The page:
I have learned just as much about cancer and the seasons of survivorship in my work as a medical oncologist as I have alongside my wife, Joan, he wrote, who was treated 10 years ago for acute leukemia and more recently for breast cancer. Her diagnosis was certainly like the cold, bleak winter, and transition like the rebirth of spring. And while each season was different than the others, each was beautiful in its own way. (http://www.curetoday.com/index.cfm/fuseaction/article.show/id/2/article_id/1142)

Miller then defined what he termed as the four distinct phases or “seasons” of cancer survivorship.

  1. Acute survivorship: when a person is diagnosed and treated.
  2. Transitional survivorship: when celebration is blended with worry and loss as a patient pulls away from the treatment team.
  3. Extended survivorship: includes those who are living with cancer as a chronic disease and individuals in remission because of ongoing treatment.
  4. Permanent survivorship: people who are in remission and asymptomatic, or,
    cancer-free but not free of cancer because of chronic late and long-term health or psychosocial problems. Others may even develop secondary cancers related to cancer treatment, or develop second cancers not related to the first cancer or its treatment.

We use the metaphors of seasons to describe many things, but seasons may be more than just metaphorical when it comes to the cancer journey.  In a 2007 study, researchers from Norway and Oregon found evidence suggesting that men diagnosed with prostate cancer in summer or autumn had better survival rates.  Vitamin D—the sunshine vitamin–plays a part.  In other studies with early stage lung cancer patients, high concentrations of Vitamin D appeared to contribute to a better survival rate post-surgery.  Patients whose surgeries occurred in sunny months (May – August) had a 30% higher survival rate than those who had surgery in winter. “Season,” epidemiologist David Christiani noted, “had a pretty strong effect.”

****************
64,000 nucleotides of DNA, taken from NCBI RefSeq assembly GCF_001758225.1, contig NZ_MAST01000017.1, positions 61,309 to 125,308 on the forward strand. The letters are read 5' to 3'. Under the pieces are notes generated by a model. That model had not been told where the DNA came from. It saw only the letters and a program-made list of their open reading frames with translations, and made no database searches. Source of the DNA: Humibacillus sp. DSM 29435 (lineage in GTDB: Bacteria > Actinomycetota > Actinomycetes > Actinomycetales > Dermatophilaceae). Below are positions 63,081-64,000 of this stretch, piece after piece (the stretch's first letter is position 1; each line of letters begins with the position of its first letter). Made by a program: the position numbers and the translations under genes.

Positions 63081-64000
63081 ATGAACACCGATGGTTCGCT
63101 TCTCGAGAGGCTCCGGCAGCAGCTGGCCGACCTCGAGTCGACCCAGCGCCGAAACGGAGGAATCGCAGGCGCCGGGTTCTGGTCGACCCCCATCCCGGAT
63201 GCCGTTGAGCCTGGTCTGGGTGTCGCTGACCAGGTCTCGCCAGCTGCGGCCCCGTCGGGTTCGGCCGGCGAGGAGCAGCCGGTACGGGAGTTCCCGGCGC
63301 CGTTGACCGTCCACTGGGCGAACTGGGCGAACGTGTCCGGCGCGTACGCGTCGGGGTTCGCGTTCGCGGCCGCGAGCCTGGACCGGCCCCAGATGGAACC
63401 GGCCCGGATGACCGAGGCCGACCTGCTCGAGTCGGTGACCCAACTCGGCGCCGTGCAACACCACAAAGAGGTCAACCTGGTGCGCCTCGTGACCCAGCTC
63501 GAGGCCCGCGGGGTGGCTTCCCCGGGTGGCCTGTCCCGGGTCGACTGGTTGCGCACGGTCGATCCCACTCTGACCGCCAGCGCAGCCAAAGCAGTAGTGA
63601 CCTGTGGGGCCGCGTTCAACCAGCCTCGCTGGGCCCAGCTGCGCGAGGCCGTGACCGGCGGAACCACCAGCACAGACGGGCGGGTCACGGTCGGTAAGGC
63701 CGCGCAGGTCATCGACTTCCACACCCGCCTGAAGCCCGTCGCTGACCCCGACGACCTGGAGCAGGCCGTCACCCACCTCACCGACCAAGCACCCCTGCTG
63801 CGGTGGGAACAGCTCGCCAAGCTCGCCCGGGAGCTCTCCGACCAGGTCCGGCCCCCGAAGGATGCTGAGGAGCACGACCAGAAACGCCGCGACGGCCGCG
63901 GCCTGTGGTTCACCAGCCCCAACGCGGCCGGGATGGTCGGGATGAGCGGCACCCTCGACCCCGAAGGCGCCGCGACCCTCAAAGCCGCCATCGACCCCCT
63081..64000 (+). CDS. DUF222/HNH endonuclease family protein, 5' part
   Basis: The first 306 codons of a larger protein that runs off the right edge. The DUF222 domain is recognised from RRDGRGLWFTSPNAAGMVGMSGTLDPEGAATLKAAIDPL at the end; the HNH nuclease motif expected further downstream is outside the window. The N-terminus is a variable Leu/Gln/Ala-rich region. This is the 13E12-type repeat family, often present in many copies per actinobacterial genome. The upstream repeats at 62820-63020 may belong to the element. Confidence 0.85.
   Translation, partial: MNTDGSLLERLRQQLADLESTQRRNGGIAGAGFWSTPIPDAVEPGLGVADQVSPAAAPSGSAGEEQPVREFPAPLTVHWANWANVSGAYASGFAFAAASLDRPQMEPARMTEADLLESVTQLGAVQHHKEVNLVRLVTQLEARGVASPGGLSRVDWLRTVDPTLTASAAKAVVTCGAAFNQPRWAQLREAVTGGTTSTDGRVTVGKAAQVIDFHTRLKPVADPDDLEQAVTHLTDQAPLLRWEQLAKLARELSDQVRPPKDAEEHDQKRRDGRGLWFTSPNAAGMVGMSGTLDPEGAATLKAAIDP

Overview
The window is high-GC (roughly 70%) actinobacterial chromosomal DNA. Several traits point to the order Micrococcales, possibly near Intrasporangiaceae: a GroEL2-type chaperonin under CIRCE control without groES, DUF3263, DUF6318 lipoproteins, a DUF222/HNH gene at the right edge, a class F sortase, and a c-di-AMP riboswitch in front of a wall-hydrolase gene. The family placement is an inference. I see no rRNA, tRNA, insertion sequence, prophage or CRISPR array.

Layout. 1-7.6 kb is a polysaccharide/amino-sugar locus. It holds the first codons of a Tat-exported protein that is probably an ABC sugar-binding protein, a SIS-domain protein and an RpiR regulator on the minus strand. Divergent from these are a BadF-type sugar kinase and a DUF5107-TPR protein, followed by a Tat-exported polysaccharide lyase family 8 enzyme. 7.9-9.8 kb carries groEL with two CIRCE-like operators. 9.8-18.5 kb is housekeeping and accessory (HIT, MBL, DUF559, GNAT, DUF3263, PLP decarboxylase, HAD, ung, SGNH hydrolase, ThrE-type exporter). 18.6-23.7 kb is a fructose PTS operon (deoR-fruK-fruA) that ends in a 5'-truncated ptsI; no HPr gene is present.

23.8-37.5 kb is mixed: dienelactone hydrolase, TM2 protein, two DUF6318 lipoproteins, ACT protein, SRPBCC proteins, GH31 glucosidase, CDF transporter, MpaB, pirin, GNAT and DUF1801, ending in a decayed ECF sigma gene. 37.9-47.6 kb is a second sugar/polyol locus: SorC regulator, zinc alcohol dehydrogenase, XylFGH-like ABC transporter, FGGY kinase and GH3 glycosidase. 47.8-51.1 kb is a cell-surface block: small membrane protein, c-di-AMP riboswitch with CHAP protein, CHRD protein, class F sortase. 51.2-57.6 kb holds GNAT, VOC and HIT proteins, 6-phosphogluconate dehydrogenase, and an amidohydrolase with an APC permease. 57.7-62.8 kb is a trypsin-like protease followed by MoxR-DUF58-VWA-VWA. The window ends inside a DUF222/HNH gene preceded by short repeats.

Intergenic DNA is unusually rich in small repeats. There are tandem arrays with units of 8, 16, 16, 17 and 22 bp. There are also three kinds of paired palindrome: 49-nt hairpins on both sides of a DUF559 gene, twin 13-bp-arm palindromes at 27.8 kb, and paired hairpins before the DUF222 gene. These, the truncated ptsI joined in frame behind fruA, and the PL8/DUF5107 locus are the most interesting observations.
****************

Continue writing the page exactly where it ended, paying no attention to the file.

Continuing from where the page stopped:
Whether diagnosed or treated with cancer in summer or winter, the seasons of an illness may dominate our lives and how we think of our experiences.   Marilyn Hacker’s 1994 collection of poetry, Winter Numbers, invokes the darkness and cold of winter as she details the loss of many of her friends to AIDS or cancer as she struggled with breast cancer.  Dan Matthews, using seasons as metaphor, chronicled the journey of his wife’s terminal breast cancer in a poetry collection:   Rain, Heavy at Times: Life in the Cancer Months (Aragon Publishing, 2007).  John Sokol wrote about his cancer in a poetry collection entitled In the Summer of Cancer.  And in one of my favorite poems by Barbara Crooker, “For a Friend Lying in Intensive Care Waiting For Her White Blood Cells to Rejuvenate After a Bone Marrow Transplant,” the season of springtime signals a time renewal and rejuvenation:

The jonquils. They come back. They split the earth with

their green swords, bearing cups of light. ‘

The forsythia comes back, spraying its thin whips with

blossom, one loud yellow shout.

The robins. They come back. They pull the sun on the

silver thread of their song.

The iris come back. They dance in the soft air in silken